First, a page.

How to decide between short and long tables

Datawrapper offers two different kinds of tables, and it can be tricky to know when to use which one: The Short Table or the Long Table? This article tries to help. Here's a summary:

When to use the Short Table When to use the Long Table
Good choice if all the data is important to your readers Good choice if your readers should find their own insights in the data
should have less than 20 rows (only 10 will be shown immediately) can have up to 1000 rows
you can create mini bar charts for your data and make it more comparable readers can search through your table
the data can be paginated
cozy layout: each row gets a lot of space compressed layout: we designed the table in a way to show lots of information on little space
often makes a statement
can exist in the middle of the article

doesn't make a statement
makes sense at the end of an article, to let readers look through the data themselves

Here we look at examples of good use cases for the Short Table and the Long Table in detail:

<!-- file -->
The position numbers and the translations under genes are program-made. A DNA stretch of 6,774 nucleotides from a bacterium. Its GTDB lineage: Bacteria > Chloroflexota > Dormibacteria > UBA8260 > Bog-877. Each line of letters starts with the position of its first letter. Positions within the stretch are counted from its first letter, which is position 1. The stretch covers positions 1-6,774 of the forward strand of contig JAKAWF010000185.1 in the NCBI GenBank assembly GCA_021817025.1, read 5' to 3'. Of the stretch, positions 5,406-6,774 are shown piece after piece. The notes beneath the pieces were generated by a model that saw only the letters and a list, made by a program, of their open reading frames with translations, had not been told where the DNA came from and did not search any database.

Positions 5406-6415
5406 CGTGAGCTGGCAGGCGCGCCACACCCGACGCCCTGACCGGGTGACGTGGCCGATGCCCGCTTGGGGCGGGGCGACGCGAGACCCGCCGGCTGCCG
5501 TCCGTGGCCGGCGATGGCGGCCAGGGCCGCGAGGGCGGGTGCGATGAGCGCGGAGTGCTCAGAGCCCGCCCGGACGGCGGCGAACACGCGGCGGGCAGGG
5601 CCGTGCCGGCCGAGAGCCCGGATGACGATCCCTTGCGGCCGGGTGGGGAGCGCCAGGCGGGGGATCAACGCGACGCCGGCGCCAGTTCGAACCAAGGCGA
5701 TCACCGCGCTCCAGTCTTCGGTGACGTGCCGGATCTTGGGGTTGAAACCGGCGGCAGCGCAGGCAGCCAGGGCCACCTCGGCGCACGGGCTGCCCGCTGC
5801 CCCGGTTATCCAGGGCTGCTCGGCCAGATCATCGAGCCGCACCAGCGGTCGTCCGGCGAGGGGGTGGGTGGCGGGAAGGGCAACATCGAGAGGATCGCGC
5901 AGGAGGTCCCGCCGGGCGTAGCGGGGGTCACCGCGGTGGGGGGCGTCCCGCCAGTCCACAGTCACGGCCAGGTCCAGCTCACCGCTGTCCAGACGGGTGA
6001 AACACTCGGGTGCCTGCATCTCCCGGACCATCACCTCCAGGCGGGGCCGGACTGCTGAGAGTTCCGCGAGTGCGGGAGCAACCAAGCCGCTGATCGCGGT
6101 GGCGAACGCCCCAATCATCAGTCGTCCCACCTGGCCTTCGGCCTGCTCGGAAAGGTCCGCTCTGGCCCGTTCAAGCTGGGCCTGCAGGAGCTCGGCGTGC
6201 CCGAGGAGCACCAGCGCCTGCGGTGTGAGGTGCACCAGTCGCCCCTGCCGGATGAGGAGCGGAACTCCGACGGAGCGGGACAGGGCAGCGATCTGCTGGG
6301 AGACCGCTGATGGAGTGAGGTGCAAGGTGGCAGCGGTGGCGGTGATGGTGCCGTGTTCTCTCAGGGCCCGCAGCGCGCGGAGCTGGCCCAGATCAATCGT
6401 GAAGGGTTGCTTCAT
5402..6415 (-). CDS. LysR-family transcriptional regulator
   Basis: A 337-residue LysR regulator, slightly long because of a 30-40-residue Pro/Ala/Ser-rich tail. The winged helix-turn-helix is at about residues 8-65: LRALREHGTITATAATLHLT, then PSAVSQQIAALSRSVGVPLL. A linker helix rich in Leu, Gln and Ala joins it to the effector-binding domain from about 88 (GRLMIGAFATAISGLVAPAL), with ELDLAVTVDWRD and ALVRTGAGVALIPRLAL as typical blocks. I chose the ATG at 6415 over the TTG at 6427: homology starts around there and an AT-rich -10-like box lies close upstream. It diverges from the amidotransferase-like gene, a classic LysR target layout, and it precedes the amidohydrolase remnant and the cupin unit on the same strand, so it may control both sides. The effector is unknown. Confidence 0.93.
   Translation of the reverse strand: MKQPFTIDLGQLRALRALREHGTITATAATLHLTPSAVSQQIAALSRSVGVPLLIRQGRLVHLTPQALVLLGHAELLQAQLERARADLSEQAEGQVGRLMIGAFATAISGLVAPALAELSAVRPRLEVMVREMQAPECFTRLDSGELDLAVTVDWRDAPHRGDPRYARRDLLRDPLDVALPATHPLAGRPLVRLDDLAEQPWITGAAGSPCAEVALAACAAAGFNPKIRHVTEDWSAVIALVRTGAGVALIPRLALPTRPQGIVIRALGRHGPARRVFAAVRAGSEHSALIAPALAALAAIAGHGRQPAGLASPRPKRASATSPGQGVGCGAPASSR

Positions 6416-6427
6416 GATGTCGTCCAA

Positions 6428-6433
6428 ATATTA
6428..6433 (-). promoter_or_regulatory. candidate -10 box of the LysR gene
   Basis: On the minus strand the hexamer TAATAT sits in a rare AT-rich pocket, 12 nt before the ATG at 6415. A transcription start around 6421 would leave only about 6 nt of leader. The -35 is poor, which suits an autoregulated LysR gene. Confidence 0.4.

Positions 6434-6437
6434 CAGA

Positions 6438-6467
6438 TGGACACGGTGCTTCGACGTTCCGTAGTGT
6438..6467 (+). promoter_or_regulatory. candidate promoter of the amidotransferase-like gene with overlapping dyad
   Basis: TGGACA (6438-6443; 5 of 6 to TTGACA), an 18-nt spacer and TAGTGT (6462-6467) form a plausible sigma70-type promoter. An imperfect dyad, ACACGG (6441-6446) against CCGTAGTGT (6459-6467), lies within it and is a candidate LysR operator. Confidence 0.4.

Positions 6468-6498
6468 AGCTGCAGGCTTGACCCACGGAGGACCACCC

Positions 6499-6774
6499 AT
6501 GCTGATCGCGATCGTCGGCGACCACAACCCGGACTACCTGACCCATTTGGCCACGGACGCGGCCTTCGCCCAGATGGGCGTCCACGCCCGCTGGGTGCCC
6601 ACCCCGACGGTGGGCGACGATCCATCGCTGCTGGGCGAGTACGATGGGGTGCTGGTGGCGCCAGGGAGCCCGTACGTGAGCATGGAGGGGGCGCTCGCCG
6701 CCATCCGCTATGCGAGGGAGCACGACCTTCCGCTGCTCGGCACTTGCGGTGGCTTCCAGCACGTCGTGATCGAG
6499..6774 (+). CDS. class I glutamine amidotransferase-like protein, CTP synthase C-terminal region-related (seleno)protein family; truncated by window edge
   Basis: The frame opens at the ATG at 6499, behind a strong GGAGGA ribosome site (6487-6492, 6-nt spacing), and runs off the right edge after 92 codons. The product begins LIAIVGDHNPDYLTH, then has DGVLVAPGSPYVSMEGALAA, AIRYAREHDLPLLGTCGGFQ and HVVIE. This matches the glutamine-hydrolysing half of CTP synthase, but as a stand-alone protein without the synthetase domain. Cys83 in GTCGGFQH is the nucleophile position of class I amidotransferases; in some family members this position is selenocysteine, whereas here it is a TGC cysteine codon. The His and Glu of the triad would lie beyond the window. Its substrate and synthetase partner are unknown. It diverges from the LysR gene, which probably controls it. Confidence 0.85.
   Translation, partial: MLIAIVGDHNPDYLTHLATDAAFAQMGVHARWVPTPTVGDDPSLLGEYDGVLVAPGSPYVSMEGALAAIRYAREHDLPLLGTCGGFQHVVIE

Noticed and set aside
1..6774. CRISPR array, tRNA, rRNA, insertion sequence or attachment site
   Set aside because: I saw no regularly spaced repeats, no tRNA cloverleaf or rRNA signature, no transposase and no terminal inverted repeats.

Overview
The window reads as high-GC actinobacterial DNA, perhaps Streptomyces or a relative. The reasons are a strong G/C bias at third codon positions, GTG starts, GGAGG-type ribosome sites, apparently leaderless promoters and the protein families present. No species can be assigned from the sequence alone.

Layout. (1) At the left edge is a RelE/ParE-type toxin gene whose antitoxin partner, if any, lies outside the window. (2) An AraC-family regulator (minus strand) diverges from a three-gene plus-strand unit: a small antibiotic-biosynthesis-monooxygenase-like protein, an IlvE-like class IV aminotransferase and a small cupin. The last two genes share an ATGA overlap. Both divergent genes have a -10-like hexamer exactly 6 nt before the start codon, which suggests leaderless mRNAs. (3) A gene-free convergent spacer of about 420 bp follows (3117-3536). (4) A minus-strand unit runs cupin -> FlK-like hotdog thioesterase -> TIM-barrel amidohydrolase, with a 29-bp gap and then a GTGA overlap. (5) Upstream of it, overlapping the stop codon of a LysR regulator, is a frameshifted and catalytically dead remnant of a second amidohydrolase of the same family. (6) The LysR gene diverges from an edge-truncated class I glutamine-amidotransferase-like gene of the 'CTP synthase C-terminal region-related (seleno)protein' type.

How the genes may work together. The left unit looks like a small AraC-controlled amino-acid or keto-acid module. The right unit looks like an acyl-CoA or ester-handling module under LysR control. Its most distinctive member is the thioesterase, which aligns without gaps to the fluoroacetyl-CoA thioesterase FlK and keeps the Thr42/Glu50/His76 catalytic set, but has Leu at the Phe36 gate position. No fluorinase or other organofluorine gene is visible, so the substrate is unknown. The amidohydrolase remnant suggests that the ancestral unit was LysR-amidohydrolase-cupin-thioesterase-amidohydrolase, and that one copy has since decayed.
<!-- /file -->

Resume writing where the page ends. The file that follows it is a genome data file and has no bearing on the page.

A use case for Short Tables

Let's take some data about the pay gap in UK companies that have more than 5000 employees. There are more than 500 companies in the UK with more than 5000 employees – but not all of them are interesting to all readers. If we dig in the data, we will find that the pay gap is the highest in banking companies. That's something we can show well with a short table.

Note that we don't show all 508 companies here, but just the ones that are relevant to the readers.  We show readers what's interesting about the data – we don't give them the the full data set and say "Look for yourself". A headline can help to enforce the statement we want to make:

A use case for Long Tables

A Short Table shows what all readers will find interesting. A Long Table can show what some readers will find interesting. If we have information that is close to readers' personal lives, like company data (they might work there), sports data (they might be fan of one certain club) or city data (they might live in one of the cities/neighbourhoods in the data), then it makes sense to let readers look through the entire data set. Long tables enable readers to find themselves in the data.

Note that we give readers the option to search through the data themselves, so that they can filter for the company they work at, companies they know (like "Amazon") , or for categories of companies, like "Banks" or "University":

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